Facts About the Oboe

By Regina Sass

The oboe is related to the English horn and is descended from the horn shepherds used for thousands of years. The pitch falls in between that of the flute and the English horn, and it is tuned in the key of C.

Classification

The oboe is a member of the woodwind family along with clarinets, bassoons, flutes, piccolos and saxophones.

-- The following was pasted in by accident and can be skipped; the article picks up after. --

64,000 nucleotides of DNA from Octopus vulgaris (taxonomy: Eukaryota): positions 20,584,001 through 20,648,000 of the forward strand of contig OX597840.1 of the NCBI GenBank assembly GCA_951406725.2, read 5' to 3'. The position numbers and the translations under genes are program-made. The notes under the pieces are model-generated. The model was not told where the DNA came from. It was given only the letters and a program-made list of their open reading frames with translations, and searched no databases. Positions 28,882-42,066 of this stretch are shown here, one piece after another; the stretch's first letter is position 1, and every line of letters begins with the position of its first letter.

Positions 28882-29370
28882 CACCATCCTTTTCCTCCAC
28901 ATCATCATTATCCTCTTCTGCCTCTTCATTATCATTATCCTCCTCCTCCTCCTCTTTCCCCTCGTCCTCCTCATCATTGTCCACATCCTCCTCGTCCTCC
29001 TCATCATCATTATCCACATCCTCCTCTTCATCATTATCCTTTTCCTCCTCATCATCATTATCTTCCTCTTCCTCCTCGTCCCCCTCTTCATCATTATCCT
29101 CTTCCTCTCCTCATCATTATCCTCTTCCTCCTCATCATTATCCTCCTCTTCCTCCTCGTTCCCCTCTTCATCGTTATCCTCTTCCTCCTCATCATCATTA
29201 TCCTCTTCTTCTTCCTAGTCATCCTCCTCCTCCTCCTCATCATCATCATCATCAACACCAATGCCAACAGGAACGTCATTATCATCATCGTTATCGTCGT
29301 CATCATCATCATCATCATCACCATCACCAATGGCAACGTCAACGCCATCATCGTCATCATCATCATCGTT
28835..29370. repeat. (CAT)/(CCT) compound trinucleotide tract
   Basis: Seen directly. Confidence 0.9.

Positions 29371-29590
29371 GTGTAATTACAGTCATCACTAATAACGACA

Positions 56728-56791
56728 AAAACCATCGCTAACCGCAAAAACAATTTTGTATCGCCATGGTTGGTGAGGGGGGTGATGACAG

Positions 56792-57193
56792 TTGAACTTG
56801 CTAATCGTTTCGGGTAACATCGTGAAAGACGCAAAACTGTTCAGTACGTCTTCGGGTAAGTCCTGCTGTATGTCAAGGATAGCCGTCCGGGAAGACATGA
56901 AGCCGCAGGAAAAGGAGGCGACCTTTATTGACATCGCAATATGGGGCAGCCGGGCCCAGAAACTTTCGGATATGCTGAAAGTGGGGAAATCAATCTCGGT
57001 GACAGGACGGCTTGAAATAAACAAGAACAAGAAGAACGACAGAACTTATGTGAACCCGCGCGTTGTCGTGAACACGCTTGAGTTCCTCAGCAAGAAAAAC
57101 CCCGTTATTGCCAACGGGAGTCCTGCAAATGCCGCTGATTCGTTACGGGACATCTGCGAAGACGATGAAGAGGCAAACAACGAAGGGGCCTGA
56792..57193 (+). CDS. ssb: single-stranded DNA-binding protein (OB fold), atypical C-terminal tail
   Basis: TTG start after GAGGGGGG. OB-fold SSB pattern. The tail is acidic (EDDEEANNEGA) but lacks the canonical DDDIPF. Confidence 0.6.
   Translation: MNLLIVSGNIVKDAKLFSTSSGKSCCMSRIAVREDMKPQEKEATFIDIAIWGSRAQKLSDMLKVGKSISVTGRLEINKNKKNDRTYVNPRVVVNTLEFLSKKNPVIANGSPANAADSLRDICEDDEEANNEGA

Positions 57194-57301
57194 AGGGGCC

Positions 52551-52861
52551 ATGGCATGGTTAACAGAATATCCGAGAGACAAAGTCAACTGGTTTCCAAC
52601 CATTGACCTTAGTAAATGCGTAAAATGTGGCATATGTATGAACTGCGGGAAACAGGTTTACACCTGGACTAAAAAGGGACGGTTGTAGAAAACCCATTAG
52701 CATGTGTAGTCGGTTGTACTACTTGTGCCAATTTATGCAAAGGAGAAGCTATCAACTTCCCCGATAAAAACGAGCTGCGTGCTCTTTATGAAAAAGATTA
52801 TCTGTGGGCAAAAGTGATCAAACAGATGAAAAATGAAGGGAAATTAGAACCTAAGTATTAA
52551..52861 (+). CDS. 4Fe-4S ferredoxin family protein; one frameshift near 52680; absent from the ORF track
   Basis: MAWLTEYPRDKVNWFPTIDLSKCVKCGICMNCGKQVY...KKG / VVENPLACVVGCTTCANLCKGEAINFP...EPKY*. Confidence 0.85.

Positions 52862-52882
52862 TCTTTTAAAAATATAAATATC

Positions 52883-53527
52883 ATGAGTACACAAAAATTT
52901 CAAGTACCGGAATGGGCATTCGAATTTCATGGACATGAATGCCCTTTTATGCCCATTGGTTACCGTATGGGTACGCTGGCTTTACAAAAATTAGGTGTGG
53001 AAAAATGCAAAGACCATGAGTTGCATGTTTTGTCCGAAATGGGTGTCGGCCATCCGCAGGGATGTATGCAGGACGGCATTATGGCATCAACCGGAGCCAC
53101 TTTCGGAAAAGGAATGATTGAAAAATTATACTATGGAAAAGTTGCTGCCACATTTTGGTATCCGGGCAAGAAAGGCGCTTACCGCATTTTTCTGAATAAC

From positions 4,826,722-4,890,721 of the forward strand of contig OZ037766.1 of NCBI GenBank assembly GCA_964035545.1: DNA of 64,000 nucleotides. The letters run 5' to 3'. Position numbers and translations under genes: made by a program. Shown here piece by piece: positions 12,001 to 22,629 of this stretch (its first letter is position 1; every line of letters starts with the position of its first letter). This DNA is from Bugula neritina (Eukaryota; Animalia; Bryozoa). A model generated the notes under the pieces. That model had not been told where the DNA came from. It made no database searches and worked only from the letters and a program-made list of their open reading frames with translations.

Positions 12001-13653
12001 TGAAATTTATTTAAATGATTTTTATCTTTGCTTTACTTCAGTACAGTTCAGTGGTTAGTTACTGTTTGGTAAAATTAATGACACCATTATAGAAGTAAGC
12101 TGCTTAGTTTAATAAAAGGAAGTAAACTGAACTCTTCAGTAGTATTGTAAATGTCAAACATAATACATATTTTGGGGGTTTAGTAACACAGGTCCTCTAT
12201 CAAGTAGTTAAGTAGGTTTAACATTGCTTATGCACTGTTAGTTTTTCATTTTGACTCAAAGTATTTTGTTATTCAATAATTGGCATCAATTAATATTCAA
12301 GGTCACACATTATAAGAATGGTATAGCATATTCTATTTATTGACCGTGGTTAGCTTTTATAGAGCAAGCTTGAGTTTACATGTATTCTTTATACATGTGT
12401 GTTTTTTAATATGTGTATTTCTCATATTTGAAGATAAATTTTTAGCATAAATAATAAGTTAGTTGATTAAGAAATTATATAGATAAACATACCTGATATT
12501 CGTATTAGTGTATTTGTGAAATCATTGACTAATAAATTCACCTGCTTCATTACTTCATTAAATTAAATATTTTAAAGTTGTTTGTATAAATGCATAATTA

Types

There are four types of oboes - baroque, classical, Viennese and modern, each one with a different tone and/or range.

History

The oboe is descended from an instrument known as the shawm that dates from about 2800 B.C. It was introduced to the French courts in the mid-17th century and became part of classical orchestras in the beginning of the 18th century.

Features

The oboe is a double reed instrument with eight keys and a range of a little over three octaves.

Materials

Oboes are usually made of wood and the type of wood dictates the color - black, red or brown. Metal oboes are used in marching bands.